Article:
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Architectural Digest is an American monthly magazine founded in 1920.[2] Its principal subject is interior design, rather than architecture more generally. The magazine is published by Condé Nast, which also publishes international editions of Architectural Digest in China, France, Germany, Russia, Spain, Mexico, and Latin America.[3]

Architectural Digest
Architectural Digest March 2006.jpg
March 2006 cover of Architectural Digest
Editor Amy Astley
Categories Interior design
Frequency Monthly
Total circulation
(2013)
814,959[1]
Year founded 1920
Company Condé Nast
Country United States
Based in New York City
Language English
Website www.architecturaldigest.com
ISSN 0003-8520

Architectural Digest is aimed at an affluent and style-conscious readership, and is subtitled "The International Design Authority".[4][5] The magazine also releases the annual AD100 list, which recognizes the most influential interior designers and architects around the world.[6]

Contents

HistoryEdit

Originally a quarterly trade directory called The Architectural Digest: A Pictorial Digest of California's Best Architecture,[citation needed] the magazine was launched in 1920[7][8][9] by John Coke Brasfield (1880–1962).[10][11][12] Brasfield, born in Tennessee,[10][11][12] moved to southern California in the early 1900s,[13] where he founded the John C. Brasfield Publishing Corporation in Los Angeles.[14] Interiors and exteriors of residences were featured in the magazine, along with floor plans.[citation needed]

By 1963, the magazine's subtitle had been altered to A Pictorial Digest of Outstanding Architecture, Interior Design, and Landscaping,[citation needed] and it began publishing on a bimonthly schedule.[citation needed] In 1965,[13] The Architectural Digest and its publishing company were purchased by Cleon T. Knapp, who was the magazine's advertising director[citation needed] and Brasfield's grandson.[13] Knapp son of Brasfield's daughter Sarah "Sally" Brasfield Knapp (1910–1996), who served, at various times, as the magazine's editor in chief, managing editor, and associate publisher.[citation needed] The magazine's subtitle was altered to The Quality Guide to Home Decorating Ideas in 1966,[13] and was changed again, in 1971, to The Connoisseur's Magazine of Fine Interior Design,[13] and in 1976 to The International Magazine of Fine Interior Design.[13] The John C. Brasfield Publishing Company was renamed Knapp Communications Corporation in 1977.[citation needed]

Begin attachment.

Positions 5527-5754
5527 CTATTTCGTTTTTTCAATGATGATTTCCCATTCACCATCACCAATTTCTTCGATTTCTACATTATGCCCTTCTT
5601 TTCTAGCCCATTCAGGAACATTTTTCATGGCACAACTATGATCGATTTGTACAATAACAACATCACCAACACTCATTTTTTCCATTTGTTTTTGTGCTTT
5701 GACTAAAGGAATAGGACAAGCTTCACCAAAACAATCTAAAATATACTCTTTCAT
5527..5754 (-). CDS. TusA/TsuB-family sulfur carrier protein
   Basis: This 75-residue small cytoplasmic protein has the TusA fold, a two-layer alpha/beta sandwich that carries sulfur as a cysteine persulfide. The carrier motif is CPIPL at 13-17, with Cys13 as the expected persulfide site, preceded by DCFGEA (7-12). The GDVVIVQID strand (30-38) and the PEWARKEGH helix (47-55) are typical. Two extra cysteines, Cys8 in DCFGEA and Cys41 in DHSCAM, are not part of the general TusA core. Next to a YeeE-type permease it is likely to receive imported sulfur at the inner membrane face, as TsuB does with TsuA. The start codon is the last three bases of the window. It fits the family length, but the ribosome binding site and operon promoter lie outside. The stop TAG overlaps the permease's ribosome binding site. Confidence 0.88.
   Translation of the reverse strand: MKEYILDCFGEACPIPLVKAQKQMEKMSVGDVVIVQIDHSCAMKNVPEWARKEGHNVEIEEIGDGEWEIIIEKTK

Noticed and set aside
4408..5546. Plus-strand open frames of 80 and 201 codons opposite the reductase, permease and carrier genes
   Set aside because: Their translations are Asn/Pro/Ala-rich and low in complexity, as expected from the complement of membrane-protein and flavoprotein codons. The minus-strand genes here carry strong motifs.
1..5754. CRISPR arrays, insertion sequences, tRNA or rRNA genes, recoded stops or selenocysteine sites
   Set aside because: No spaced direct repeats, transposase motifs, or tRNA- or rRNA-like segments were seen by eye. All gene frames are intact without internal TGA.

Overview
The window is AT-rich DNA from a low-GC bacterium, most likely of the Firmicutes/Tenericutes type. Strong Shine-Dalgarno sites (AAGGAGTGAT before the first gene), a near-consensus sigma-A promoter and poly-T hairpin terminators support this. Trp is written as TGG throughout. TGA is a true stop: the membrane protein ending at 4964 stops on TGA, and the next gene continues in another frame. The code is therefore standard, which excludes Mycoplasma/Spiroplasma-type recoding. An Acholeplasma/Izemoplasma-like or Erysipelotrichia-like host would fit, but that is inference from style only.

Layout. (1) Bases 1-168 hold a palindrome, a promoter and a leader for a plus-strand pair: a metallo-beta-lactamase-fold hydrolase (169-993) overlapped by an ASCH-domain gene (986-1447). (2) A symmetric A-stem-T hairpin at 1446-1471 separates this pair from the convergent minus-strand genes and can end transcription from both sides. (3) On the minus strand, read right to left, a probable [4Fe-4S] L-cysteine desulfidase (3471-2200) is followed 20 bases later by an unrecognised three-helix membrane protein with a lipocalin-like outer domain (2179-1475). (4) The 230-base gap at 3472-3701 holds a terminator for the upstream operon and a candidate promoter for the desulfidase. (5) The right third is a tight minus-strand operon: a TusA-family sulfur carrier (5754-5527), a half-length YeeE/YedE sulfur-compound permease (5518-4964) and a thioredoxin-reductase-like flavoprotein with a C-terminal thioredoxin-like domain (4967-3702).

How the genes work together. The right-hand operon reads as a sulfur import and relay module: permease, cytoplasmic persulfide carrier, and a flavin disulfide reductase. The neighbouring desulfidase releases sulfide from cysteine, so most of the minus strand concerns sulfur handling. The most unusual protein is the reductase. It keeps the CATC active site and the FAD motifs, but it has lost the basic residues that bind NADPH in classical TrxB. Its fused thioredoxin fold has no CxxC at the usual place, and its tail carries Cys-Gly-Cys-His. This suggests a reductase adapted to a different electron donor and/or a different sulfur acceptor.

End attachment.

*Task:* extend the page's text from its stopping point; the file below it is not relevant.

Condé Nast Publications purchased Architectural Digest, as well as its sister publication Bon Appétit, from Knapp in April 1993.[citation needed]

In 2011 the Chinese version of the magazine, AD China, was launched.[15] The magazine is also published in other countries, including Germany, India,[16] France, Italy, United States and Spain.[17]

Editors in chiefEdit

Since the 2010 change in leadership, the magazine has seen a shift towards featuring lighter, more open interiors, brighter photography, and a modern graphic style.[citation needed]

ReferencesEdit

  1. ^ "Preliminary figures subject to audit as filed with the Alliance for Audited Media". Alliance for Audited Media. Retrieved 17 February 2016. 
  2. ^ "Top 10 Best Interior Design Magazines on USA". Home Design. Archived from the original on 24 February 2016. Retrieved 17 February 2016. 
  3. ^ "Architectural Digest" (official website). ArchitecturalDigest.com. Retrieved March 9, 2018. 
  4. ^ "Architectural Digest" (PDF). MediamaxNetwork.com. November 2017. Retrieved March 9, 2018. 
  5. ^ "Top 100 Interior Design Magazines You Should Read (Full Version)". InteriorDesignMagazines.eu. Retrieved March 9, 2018. 
  6. ^ "World's top architects and designers revealed in 2018's AD100 list". CNN. December 7, 2017. Retrieved March 9, 2018. 
  7. ^ Batchelor, Bob (2008). American Pop: Popular Culture Decade by Decade. ABC-CLIO. p. 272. 
  8. ^ Koket (March 24, 2013). "Best Interior Design Magazines: Architectural Digest". bykoket.com. Retrieved April 4, 2017. 
  9. ^ "About AD". ArchitecturalDigest.com. September 17, 2015. Retrieved April 5, 2017. 
  10. ^ a b "John Coke Brasfield". Ancestry.com. Retrieved March 9, 2018. 
  11. ^ a b "BRASFIELD, JOE G thru BRASFIELD, LILAH". Sorted By Name. Retrieved March 9, 2018. 
  12. ^ a b "John Brasfield". MyHeritage. Retrieved March 9, 2018. 
  13. ^ a b c d e f g h i Nourie, Alan; Nourie, Barbara, eds. (1990). American Mass-Market Magazines. Greenwood Press. pp. 26–29. 
  14. ^ "Architectural Digest". WorldCat. Retrieved March 9, 2018. 
  15. ^ Yao Jing (4 November 2011). "Chinese market gives magazines a new home". China Daily USA. Retrieved 24 December 2016. 
  16. ^ "Website". Architectural Digest India. Retrieved 24 December 2016. 
  17. ^ "Architectural Digest Magazine". OPR. Retrieved 24 December 2016. 
  18. ^ "Editor Killed by Robbers". New York Times. April 10, 1971. p. 11. Retrieved April 16, 2018. 
  19. ^ Palm Springs Life Archived November 5, 2013, at the Wayback Machine.
  20. ^ Paige Rense Noland to Retire From Architectural Digest, The New York Times
  21. ^ Wicks, Amy (2010-06-03). "Paige Rense to Retire". WWD. Retrieved 2018-03-07. 
  22. ^ Steigrad, Alexandra (2016-05-19). "Teen Vogue's Amy Astley Appointed Editor in Chief of Architectural Digest". WWD. Retrieved 2018-03-07. 

External linksEdit